Writing, Reading, and Smiling . . . It's Contagious.

Sunday, January 10, 2010

"Don't Jump!"

I was on a ledge this week.

Like Jack Finney's ledge walker, I was clinging to reality with my fingertips as I witnessed a scrap of my sanity leap from my desk and bolt through a crack in the window.  At that moment I was prepared to renounce my vocation and rejoin those smart folks rising before the sun to submit their freedom to those of higher rank.  

No.  My fist struck the desk, rattling a cheap plastic container of rarely used writing utensils.  Nononononono.  

I rushed across the room and opened the window.  My teeth snapped together as a blast of arctic air attacked my exposed flesh.  Shuddering, I gripped the windowsill and dared to poke my head into the wintry morning.  The sloping roof, the sunken walk, and the dehydrated phlox in the courtyard were concealed beneath a blinding white blanket.  My squinting eyes combed the snow, sifting through its fluffy layers.  Where was my sanity?  I found it lying four feet below the window in a tangle of dead lavender that had broken through the icy carpet.

I clenched the cold windowsill, held my breath, and lunged.

"Don't jump."

What?  My legs thrashed in the warm void of my office, preventing me from pitching forward. 

"Don't jump."

My stomach sunk into the ledge as I balanced my tottering body on the cold sill.  How long could I waver between the warmth of the room and the cold outdoors where my sanity had fled?


A warm breath expelled from my lips, transforming into a white winter mist as it drifted to the mound where my sanity lay.  The vapor faded into the cool morning and I slid back into the warmth of the office.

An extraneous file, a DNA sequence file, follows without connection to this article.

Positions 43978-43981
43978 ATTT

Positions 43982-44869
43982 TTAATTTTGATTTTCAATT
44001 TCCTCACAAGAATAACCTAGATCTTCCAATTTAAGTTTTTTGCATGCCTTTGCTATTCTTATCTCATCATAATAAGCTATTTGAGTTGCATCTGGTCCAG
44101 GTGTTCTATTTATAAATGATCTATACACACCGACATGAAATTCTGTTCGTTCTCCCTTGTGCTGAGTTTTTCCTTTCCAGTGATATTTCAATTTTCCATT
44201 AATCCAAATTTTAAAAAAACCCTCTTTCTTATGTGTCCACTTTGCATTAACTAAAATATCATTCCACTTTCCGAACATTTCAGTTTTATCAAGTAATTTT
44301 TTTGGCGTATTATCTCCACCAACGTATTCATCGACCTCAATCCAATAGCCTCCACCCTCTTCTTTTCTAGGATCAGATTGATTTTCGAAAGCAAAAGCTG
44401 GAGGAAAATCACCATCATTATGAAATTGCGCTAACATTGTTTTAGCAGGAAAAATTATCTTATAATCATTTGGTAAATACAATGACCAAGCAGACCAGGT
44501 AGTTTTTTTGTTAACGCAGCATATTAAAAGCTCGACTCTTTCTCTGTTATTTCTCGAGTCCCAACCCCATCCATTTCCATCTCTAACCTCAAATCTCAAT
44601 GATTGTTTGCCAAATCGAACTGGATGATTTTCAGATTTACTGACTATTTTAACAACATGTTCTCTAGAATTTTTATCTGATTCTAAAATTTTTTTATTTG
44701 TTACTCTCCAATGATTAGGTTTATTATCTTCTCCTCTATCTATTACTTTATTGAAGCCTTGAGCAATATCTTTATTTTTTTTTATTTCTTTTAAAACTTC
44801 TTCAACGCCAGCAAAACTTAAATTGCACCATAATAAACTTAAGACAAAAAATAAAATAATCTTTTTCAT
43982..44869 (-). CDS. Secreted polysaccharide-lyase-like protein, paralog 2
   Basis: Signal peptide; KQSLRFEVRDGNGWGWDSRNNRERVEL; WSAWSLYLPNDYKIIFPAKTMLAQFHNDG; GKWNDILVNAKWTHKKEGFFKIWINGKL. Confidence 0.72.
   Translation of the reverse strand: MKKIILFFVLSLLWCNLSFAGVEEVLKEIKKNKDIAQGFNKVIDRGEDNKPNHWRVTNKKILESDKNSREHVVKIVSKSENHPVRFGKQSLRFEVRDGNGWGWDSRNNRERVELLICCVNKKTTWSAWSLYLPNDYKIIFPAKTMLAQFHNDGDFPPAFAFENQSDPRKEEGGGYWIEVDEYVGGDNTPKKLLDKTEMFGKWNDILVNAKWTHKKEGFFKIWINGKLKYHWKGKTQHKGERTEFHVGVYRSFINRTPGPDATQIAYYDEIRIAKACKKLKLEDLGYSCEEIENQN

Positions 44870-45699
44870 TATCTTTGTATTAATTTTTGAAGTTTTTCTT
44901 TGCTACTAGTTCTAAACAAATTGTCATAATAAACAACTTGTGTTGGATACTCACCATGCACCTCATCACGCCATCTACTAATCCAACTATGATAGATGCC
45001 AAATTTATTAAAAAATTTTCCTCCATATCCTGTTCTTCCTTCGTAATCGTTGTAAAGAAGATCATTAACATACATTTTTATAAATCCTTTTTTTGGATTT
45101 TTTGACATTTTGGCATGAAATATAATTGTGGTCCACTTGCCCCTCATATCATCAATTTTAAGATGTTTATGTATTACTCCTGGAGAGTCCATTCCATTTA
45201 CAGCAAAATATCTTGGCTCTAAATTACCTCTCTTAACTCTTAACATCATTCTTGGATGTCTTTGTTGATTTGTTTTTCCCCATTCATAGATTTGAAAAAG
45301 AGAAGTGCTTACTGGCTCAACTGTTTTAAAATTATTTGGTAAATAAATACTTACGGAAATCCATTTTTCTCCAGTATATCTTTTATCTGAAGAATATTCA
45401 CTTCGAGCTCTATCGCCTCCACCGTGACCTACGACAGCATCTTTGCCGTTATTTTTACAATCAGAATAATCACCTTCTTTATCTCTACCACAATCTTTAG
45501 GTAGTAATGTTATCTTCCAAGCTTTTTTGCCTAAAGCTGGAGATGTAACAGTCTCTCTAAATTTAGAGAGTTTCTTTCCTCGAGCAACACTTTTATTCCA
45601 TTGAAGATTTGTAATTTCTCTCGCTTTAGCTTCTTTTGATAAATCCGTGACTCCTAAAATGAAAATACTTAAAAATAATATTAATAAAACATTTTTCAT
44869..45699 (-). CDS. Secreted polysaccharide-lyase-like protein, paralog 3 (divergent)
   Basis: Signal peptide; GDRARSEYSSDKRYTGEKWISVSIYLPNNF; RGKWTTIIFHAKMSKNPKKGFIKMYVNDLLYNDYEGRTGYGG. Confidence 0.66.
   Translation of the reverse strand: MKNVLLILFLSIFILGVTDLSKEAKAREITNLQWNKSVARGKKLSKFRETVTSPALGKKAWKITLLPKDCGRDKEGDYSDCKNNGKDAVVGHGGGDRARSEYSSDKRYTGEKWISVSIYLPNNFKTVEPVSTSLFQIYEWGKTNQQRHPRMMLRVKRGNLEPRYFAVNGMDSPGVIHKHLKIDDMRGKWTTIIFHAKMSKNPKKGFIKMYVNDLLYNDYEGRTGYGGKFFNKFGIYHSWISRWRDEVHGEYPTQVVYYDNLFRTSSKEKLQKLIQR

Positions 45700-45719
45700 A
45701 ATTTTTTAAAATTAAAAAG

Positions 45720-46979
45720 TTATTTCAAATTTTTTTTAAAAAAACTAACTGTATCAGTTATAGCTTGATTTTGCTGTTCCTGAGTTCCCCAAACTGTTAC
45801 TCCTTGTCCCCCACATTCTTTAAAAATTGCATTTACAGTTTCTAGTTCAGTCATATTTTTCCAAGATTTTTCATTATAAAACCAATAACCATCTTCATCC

This week my sanity has been invested in a work I wrote many years ago.  Although I dread reading the ramblings of the past, I've been reformatting Dead Bird in the Weeds.  As I analyze the words, thoughts, and themes of this book, I see a being who does not write, think, speak, or feel as I do.  I'm not worried.

I'm overjoyed.

I'm not going to "jump" by rewriting or pitching Dead Bird in the Weeds.  I'm going to smile and continue with my reformatting.  Why?  Because past works, like the life of an individual, reflect the path we have journeyed to reach our current state of being.  

When you look back, never be afraid to admit that you have outgrown your old writing.  Embrace the change, learn from your mistakes, and grow.


Next week I'll be blogging about a chunk of gold I found in the midst of my writerly wanderings.  Well, it's not actually my gold.  It's Jillian's Gold, a novel by Levi Montgomery.


As always, I love to hear from you. If you’re in the cyber-neighbourhood, drop me a line.
In the meantime, keep writing, reading, and smiling.
It’s contagious.


Levi Montgomery said...

Glad you were able to come down off that ledge, because four feet into lavender-pierced snow sounds fatal!

Well, not really, as you've discovered. Your past work is never going to kill you, but the best you can hope for from a work you completed some time ago is not to be too embarrassed by it, and Dead Bird in the Weeds certainly shouldn't embarrass you.

It's a good read.


J.E. Seanachaí said...

Thanks, Levi!

I think we can all learn something from each piece we write, whether it be about our techniques or ourselves. With new lessons learned, we can better arm ourselves for new challenges.

By the way, folks, don't be alarmed. I wasn't REALLY on a ledge. It was a metaphorical ledge.

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